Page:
In early 1944, DuPont, the operating contractor at Hanford, foresaw the need for four chemical separation facilities. These facilities, designated the T and U plants at location 200-West and the B and C plants at location 200-East (the C plant was never built), would be located approximately ten miles south of the reactors.
Security & Secrecy
Donald Trauger: Yes, I’m Donald Trauger. And Trauger is T-R-A-U-G-E-R, Trauger. My mother-in-law when we first married would say auger, Trauger so she could remember it. [Laughter.]
Kelly: All right. Well, tell us how you came to Oak Ridge and how—what you did as your role in the Manhattan Project; where you were from and how you got involved.
Cynthia Kelly: Why don’t you start, George, by telling us your name and spelling it.
George Mahfouz: I’m George Mahfouz, last name is spelled M-A-H-F-, as in Frank, -O-U-Z, as in zebra.
Kelly: Is that Egyptian?
Mahfouz: It’s Middle Eastern. The name is Syrian.
Kelly: Anyways, sorry, next question—tell us about your background, you know, where you went to college...
Cindy Kelly: Give me your name and spell it.
Graydon Whitman: My name is Graydon Whitman, G-R-A-Y-D-O-N W-H-I-T-M-A-N.
Kelly: Great. Okay, can you tell us a little bit about your background: where you’re from and how you happened to become part of the Manhattan Project?
Lucille Whitman: I am Lucille Whitman, L-U-C-I-L-L-E W-H-I-T-M-A-N.
Kelly: Great. And how did you happen to—where are you from and how did you happen to get—
Michel: My name was Mary Lowe, L-O-W-E, and I married John Michel, M-I-C-H-E-L.
Kelly: Great. Is it possible that you can look toward me? So tell me, how and when did you come to Oak Ridge?
Michel: I came in November of 1944.
Kelly: And what had—where had you come from? What brought you here?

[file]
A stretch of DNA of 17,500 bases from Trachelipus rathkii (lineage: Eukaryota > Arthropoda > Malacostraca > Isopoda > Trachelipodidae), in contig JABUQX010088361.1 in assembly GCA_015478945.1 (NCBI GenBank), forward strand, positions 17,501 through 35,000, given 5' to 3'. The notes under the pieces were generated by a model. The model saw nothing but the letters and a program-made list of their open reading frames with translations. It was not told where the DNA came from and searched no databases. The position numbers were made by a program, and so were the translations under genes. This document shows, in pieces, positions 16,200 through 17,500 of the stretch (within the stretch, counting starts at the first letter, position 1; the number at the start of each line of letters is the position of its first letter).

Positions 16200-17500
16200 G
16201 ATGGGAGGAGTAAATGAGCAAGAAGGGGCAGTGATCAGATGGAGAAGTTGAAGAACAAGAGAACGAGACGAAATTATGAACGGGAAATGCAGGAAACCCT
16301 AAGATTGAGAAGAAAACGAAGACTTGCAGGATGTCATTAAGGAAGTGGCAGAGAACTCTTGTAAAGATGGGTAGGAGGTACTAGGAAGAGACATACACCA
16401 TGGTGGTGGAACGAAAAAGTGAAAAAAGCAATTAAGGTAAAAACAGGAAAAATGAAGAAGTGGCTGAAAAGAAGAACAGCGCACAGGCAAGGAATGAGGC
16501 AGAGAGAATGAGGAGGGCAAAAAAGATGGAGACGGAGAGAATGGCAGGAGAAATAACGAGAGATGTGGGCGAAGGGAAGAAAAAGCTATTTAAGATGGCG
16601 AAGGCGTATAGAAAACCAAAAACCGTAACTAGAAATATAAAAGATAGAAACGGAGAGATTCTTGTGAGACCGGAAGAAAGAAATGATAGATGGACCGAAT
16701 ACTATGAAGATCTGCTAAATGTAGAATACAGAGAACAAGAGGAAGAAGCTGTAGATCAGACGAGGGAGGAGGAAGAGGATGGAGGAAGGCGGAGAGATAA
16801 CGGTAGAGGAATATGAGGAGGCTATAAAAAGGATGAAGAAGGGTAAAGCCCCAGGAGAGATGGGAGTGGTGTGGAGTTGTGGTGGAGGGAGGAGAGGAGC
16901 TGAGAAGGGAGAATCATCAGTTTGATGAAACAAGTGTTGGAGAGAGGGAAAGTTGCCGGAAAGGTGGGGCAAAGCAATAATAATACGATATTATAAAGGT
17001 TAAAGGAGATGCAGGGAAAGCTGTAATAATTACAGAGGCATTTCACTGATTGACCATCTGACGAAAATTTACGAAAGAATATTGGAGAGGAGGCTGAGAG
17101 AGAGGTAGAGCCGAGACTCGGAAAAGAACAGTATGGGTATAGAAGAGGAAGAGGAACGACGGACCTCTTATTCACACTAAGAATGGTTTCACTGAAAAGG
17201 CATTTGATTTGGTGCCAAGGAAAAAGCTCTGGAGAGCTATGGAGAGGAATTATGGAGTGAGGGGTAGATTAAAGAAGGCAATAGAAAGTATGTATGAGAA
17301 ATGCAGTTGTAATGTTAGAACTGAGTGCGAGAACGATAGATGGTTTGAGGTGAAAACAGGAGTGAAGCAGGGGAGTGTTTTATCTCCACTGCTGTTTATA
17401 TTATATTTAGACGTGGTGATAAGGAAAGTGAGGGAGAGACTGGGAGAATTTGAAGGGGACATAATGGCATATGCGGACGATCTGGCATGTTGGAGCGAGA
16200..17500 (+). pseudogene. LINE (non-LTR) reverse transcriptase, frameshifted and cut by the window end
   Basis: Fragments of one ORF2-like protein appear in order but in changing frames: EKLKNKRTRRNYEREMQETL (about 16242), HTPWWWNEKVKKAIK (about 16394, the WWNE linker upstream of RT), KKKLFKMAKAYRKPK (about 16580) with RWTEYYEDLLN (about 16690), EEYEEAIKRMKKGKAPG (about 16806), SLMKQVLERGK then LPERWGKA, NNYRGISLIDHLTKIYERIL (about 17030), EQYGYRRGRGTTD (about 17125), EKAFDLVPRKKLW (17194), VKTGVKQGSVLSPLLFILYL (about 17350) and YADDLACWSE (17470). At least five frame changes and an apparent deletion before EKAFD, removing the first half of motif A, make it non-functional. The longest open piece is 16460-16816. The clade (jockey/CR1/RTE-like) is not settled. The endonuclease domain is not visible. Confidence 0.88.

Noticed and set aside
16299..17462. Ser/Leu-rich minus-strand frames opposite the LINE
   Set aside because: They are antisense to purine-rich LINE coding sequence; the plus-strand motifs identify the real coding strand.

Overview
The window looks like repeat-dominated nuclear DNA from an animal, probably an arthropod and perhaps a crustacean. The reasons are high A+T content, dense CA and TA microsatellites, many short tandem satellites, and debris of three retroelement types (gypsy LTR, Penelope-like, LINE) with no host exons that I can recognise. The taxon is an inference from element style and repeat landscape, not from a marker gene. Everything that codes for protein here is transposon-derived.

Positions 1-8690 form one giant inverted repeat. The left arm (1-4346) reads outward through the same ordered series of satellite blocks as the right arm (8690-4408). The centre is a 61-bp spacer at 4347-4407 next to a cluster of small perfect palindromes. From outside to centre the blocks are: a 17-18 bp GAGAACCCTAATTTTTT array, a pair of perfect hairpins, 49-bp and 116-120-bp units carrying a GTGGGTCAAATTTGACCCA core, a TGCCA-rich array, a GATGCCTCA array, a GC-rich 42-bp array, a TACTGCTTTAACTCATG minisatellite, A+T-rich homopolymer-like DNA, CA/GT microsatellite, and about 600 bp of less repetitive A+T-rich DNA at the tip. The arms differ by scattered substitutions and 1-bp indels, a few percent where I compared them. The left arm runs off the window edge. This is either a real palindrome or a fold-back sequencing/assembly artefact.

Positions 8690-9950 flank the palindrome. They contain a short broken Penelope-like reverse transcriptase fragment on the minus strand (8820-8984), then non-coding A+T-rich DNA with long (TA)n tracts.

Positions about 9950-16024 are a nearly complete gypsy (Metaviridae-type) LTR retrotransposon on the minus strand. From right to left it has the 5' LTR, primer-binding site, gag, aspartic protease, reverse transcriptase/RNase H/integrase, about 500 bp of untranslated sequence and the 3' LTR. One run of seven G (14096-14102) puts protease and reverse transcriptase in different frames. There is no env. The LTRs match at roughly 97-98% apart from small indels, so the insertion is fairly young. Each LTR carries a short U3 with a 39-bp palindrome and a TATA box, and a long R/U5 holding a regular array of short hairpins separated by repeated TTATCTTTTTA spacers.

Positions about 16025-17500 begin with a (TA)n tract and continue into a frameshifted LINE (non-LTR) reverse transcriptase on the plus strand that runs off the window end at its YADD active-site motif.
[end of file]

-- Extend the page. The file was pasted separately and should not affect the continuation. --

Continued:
Robert Ellingson: My name is Robert Ellingson, and it’s spelled E-L-L-I-N-G-S-O-N.
Kelly: Great. Now if you could just tell us where you’re from, and how you happened to end up in the Manhattan Project.
Ellingson: I am from a little town in Idaho, and Idaho is west of Wyoming if you’re not familiar with the geography of the country. Most people look quizzical and say, “Iowa, that’s north of here, isn’t it?” But this is the one in the West.
Evelyn Ellingson: My name is Evelyn Ellingson, E-L-L-I-N-G-S-O-N.
Cynthia Kelly: And can you tell me where you’re from and how you happened to arrive in Oak Ridge during the Manhattan Project?
Tinian Island was the launching point for the atomic bomb attacks against Hiroshima and Nagasaki, Japan. One of three islands in the Northern Marianas, Tinian is less than forty square miles in size and located approximately 1,500 miles south of Tokyo. The round-trip flight from Tinian to Tokyo took B-29s an average of twelve hours. This proximity to Japan is one reason Tinian served as the headquarters of the 509th Composite Group.
Hanford, Washington, on the beautiful Columbia River, was the site selected for the full-scale plutonium production plant, the B Reactor. Today a popular tourist desination, the Hanford Site proved crucial to the success of the Manhattan Project.